April 15, 2019
It is our last day in Nepal, hard to believe it went so fast, and we had so many experiences.
Today, Sagar and Zyanu picked us up just before 9 for our day. As usual, Sagar was prepared with the weather, the sunrise and sunset information and the plan for the day. He is so very organized – a really wonderful man and guide. He has enriched our visit for sure.
Our first visit today was to the Pashupatinath Temple. Dedicated to Lord Shiva, Pashupatinath is one of the four most important religious sites in Asia for devotees of Shiva and it is the most important in Nepal. It is the largest temple complex in Nepal and it stretches on both sides of the Bagmati River which is considered holy by Hindus. Monday is the day that is dedicated to the Hindu God Shiva and so there were lines of people to get into the temple for worship. They believe that if you worship on the deity’s special day, all your dreams will be fulfilled. As in most Hindu temples, only Hindus are allowed in, but the outsides of the temples are so interesting in and of themselves.
You must be born into Hinduism, there are no actual converts although some may choose to practice the religion.
This Temple and the entire grounds is a World Heritage site. It is the site of cremation for Hindus. We witnessed the entire process of cremation from across the river. In Nepal you are allowed to take photos and videotape the cremation so we did both. To the Hindus, death is an important part of the journey of life so they do not object to people viewing the cremation. You are not allowed to film in India and also no women can attend in India at the Ganges river site, but they can attend in Nepal.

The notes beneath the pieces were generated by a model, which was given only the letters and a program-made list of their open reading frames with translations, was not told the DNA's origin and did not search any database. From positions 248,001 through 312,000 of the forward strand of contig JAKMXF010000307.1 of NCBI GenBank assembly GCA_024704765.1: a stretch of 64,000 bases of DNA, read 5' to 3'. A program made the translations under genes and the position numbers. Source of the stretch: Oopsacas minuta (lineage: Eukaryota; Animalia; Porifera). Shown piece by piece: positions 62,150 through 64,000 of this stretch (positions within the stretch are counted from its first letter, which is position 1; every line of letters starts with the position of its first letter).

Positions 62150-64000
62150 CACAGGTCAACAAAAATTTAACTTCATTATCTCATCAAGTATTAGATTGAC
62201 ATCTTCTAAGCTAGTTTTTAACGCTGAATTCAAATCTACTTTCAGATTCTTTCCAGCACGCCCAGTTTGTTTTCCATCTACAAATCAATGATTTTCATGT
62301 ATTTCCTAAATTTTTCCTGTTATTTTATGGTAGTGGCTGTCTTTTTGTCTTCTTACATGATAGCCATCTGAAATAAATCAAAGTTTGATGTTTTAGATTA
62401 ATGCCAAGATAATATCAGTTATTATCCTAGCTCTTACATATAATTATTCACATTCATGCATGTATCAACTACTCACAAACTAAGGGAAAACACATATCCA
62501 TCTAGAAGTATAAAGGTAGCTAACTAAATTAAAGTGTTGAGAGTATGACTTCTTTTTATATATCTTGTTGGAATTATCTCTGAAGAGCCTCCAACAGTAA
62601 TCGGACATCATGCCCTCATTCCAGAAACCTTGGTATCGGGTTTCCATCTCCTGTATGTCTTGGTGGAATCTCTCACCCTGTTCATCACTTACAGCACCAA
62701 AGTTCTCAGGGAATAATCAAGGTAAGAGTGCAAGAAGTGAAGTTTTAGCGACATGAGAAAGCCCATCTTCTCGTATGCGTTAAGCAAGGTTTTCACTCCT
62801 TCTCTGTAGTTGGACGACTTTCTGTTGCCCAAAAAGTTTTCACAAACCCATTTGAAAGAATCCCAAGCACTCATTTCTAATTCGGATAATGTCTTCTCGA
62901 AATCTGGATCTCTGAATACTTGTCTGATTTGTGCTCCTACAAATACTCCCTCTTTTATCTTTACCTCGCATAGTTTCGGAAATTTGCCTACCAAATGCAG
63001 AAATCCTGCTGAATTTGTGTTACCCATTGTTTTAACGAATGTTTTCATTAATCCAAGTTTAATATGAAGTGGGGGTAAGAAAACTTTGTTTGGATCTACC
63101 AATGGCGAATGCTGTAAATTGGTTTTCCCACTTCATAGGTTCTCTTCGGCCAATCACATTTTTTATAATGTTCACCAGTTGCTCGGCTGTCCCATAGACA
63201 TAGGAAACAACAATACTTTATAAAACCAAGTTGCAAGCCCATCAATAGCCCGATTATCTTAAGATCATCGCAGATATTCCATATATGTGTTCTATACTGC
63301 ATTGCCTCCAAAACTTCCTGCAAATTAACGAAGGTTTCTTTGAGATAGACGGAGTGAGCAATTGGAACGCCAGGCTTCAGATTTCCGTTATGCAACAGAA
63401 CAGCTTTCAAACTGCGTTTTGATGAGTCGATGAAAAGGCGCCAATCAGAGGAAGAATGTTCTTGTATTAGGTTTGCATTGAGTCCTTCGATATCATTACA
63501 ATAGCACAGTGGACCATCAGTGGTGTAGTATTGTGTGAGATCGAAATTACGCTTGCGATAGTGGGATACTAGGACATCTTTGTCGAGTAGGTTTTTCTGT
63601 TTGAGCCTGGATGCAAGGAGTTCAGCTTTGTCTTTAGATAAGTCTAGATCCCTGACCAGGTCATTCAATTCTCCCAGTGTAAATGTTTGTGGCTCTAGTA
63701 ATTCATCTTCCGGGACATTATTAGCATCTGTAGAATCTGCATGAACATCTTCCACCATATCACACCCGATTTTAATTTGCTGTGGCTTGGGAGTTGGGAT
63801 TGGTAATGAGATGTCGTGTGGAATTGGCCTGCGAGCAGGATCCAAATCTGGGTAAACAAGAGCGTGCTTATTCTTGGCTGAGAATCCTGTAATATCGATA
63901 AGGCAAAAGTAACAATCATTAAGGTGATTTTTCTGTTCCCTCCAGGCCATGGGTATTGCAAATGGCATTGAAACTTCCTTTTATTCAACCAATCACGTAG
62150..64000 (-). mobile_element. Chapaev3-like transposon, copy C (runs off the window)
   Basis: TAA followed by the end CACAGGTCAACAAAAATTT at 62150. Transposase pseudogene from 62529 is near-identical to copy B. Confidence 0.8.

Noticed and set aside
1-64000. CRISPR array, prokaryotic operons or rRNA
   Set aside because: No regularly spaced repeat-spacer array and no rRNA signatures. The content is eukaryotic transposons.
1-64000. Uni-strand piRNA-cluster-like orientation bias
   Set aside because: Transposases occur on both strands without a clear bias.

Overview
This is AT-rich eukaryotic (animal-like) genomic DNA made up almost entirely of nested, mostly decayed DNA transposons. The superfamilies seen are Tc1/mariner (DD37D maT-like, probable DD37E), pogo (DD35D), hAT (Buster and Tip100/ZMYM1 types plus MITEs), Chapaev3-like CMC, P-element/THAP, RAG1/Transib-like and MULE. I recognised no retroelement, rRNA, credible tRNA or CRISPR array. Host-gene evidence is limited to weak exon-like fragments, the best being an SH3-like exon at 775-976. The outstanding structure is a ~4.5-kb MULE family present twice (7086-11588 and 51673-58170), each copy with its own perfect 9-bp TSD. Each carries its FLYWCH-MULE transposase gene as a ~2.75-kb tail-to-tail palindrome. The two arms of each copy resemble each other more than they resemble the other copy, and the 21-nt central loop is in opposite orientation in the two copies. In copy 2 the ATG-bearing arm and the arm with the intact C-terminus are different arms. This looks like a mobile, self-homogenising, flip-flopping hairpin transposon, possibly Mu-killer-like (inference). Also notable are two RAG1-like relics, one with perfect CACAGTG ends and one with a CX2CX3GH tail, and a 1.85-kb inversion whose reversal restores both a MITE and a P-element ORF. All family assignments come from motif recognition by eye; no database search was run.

There are three places that people are cremated here. On the 24th of January 2016, Pashupati Area Development Trust inaugurated the first functioning modern electric crematorium in Nepal at the traditional cremation site near the Pashupatinath temple. It is cheaper and less time consuming. There is a non Hindu site and then the Hindu site which you can only access through the temple itself.
Sagar explained the process to us. Cremation is done 24 hours after the death. The body is wrapped and brought by bamboo stretcher to the site. Most Hindu people choose to die at home. If the person dies in the hospital, a metal stretcher is used, and if they die outside of the jurisdiction a casket is used but the body is removed from the casket at the site.
The oldest son is the one that lights the flame, after the feet are washed and a ritual water or milk is put on the lips. This represents the last act. If there are no sons, a worker at the site performs this ritual. Women are not allowed to light the funeral pyre.
After the cremation, the ashes are put into the river. Some Hindus put some ashes in a small urn and do a separate ceremony one year after death.
Here are some photos of this unique experience.
Many families then meet with Brahmins and prepare offerings, Men shave their heads. Here are some of those families.
The temple grounds have monkeys who are always looking for food.